You can use Cisco pcmcia card with laptop as minimum option, but with limited visibility and type of info can be gathered.
There's a 3rd-party product called AirMagnet where it can be used for planning, management and troubleshooting. For site survey, it provides you with various options/info such as noise level, radio channel detection (for existing AP around the area), signal strength, and many more. Personally, I think it's very useful (3-in-1 functions).
It comes in handy format - laptop and handheld. I've used the laptop format where you need to buy the software and the proprietry PCMCIA card (use your own laptop). But you need to register the software online as it need to verify/register your laptop and the pcmcia card.
For handlheld device, you have to but it as a complete package.
We have been using Ekahau Site Survey and it has been a very valuable tool that saves a lot of time.
We run the software on a tablet PC where we load in the building floorplan and easily tap on the screen to indicate our location on the floorplan. Ekahau does the rest. By walking at the same rate of speed and a straight line between tapped location points, Ekahau will interpolate the readings between points and create full-color RF readings. When you are done, you can generate beautiful HTML reports on CD for your own use or that of your customers.
For Wireless Site Survey Kit, first,you have to start with either AirMagnet or Ekahau or other softwares installed in your laptop or tablet PC. second, you need to have the access point with bracket and antennas and third, you need to have an AP mounting system that can be extended up to desired height preferably with wheels. The rolling capability will be a big help when you are going from room to room or hallways.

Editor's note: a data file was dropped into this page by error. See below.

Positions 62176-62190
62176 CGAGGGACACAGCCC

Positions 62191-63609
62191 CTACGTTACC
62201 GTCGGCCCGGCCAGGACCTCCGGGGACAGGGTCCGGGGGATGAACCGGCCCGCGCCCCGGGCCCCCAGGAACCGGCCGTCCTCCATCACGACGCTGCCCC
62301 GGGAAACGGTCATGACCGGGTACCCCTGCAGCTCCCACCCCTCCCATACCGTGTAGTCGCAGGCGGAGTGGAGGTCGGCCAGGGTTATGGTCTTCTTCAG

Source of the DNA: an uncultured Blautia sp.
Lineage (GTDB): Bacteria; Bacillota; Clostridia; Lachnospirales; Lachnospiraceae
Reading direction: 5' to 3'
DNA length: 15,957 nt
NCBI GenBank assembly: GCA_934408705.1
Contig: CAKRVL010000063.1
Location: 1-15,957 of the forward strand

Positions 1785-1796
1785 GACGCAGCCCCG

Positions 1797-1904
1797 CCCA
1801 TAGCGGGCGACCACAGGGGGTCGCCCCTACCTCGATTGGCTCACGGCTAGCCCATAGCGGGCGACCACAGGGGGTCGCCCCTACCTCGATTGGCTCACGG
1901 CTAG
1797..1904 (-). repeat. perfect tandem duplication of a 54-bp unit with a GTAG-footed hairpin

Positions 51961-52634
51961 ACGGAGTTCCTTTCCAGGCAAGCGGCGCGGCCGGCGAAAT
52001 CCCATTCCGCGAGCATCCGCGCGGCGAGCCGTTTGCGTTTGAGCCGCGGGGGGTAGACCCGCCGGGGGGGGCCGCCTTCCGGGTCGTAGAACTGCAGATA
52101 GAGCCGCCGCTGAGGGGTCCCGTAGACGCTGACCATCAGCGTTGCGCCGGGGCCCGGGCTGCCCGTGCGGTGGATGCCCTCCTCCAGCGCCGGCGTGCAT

Your access point should be powered by a battery pack either through 48V POE for most 802.11 a/b/g or 56V for most 802.11n.
Most battery packs now can power both 48v and 56V. A camera and a dry-erase board will also help to document the location of the APs. which is vital during actual AP installation.
The next usual step is mounting the access point in a tripod to simulate the actual height of the AP for better survey result.
For site survey outdoors, bucket trucks or fork lifts are used to get to 30 ft. of height of lamp poles where the AP's are installed.
Instead of using a tripod, you can try the one that the Cisco wireless engineers are using in Milpitas, CA.
It's called WiFi Surveyor made in Chicago at www.castertray.com They have the indoor and outdoor solutions. Hope this helps.